There is a growing group of Bengals fans rooting for the team to lose their last few games. Some of these fans want them to lose so they get a new head coach. Others want them to tank for a draft pick. The Bengals aren’t going to get better by losing, and here is why.
Lose to get a better draft pick
This isn’t the NBA where there are only a handful of players in a draft that can be difference makers. Even if it were, it is not like the Bengals are anywhere near the top of the draft.
After losing to the Bengals, the Raiders moved up to the second pick in the 2019 NFL Draft, At that spot, a team is likely to get one of the elite players in the draft like a Myles Garrett-esqe edge rusher, a Saquon Barkley-type running back, or even a new quarterback.
After trading away Khalil Mack, the Raiders are likely hoping to get Ohio State defensive end Nick Bosa, but may not even be able to pull that off unless they get the top pick.
Obviously having a higher draft pick is better than having a lower draft pick, but what you do with it is more important. For example, the Bears drafted Mitchell Trubisky with the second overall pick in the 2017 NFL Draft, while the Chiefs traded up the 10th pick to snag Patrick Mahomes II, who went 10th, and the Texans followed their lead and got Deshaun Watson with the 12th pick. Many analysts preferred Mahomes and Watson to Trubisky (check my timeline), but apparently, the NFL did not.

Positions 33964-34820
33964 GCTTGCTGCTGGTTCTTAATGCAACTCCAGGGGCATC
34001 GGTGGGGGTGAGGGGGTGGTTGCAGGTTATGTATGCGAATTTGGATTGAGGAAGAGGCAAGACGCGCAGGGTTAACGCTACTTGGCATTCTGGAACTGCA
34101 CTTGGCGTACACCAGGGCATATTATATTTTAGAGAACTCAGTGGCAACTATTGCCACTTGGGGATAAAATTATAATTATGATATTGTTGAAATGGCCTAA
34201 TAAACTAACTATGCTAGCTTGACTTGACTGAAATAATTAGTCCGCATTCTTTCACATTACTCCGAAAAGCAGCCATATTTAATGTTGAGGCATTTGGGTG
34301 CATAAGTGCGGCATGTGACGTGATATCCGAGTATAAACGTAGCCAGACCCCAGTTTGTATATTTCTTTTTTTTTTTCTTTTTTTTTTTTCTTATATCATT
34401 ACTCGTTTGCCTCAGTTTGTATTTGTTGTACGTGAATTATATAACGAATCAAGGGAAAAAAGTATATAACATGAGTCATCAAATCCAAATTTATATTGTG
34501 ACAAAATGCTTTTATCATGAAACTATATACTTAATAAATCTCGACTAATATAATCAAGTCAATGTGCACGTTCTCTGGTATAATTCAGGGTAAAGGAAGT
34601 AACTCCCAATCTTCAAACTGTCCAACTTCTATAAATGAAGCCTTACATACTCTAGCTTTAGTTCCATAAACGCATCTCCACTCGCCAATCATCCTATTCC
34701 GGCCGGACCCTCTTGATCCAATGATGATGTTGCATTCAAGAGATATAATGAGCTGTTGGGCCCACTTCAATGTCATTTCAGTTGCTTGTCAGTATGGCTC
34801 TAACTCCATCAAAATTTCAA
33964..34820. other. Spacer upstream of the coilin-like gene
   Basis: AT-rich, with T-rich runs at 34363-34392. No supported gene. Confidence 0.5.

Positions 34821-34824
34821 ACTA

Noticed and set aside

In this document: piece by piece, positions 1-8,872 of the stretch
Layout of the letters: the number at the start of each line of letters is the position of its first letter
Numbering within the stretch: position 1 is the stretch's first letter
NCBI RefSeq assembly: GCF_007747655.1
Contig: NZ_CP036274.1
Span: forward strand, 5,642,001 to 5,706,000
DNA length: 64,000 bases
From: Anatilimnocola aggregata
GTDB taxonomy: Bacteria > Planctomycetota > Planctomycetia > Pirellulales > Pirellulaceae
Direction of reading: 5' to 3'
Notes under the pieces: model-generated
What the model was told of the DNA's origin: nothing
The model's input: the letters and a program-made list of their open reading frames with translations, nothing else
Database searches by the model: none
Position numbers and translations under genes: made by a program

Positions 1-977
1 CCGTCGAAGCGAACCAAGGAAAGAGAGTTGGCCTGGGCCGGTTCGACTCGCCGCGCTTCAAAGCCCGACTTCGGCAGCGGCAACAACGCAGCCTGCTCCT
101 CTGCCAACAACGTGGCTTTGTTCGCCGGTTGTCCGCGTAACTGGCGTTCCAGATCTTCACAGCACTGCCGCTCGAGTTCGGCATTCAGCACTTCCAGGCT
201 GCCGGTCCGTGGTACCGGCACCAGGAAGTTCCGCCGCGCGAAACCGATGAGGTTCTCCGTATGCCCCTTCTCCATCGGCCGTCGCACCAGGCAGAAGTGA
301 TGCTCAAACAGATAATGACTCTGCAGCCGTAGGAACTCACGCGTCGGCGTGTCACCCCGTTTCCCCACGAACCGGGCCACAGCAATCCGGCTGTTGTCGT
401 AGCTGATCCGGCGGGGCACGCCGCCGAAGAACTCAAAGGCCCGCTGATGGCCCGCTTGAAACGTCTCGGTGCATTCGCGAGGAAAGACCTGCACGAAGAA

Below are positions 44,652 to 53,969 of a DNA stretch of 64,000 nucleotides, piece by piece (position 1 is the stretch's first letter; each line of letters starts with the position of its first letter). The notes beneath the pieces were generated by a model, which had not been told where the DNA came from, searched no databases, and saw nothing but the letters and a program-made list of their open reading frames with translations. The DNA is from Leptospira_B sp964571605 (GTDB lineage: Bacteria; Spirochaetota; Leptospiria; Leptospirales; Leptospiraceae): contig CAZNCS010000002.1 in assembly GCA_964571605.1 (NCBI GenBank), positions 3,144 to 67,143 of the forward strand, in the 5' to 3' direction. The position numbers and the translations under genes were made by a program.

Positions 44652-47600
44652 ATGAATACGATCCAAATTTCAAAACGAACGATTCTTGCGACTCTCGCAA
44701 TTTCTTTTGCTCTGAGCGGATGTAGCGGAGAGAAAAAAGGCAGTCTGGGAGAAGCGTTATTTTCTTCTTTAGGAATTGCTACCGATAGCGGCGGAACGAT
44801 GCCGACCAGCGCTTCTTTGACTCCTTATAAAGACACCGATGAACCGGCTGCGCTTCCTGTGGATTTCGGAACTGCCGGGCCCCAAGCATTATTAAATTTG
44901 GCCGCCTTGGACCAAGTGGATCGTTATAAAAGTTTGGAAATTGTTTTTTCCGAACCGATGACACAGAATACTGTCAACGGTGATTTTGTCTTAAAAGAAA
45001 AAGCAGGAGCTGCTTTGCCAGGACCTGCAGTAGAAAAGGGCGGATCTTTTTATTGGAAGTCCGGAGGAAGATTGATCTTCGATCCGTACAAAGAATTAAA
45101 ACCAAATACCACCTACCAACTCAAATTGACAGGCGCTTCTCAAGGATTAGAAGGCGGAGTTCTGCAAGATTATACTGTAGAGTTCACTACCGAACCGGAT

The Bengals aren’t going to get Bosa regardless. There is no obvious quarterback they may target, so at the end of the day, moving a couple of slots in the draft may not be a huge deal.
The Bengals selected John Ross with the ninth overall pick in 2017 (over Mahomes and Watson) and Billy Price with the 21st pick in this year’s draft. Both players have some potential, but they were limited by injuries as rookies.
Nevertheless, Ross and Price could be foundational pieces for the Bengals moving forward. One was a top-10 pick, and the other was in selected in the second half of the first round as a result of the Bengals trading back.
Winning on Sunday moved the Bengals from the 11th pick to the 14th pick in the current draft order. At both spots, mock drafts have linked the team to LSU linebacker Devin White. Despite the Bengals moving from the 11th to 13th slot, White is still being mocked to them.
The first linebacker taken in the draft this past April was Roquan Smith, who was selected by the Bears with the eighth overall pick. If the Bengals lose their next two games, they could certainly climb that high, and if they win their next two games, their pick will continue to fall.
Comparing Smith to White as prospects is not comparing apples to apples, but it is conceivable that finishing 7-9 or even 8-8 could move them out of range to draft White.
Frankly, that doesn’t matter. If they want a certain player, they should be willing to be aggressive and trade up for him. This is not the type of move this franchise is known for, but that is how it should be done. Franchises should not get caught up in draft order outside of the first several picks.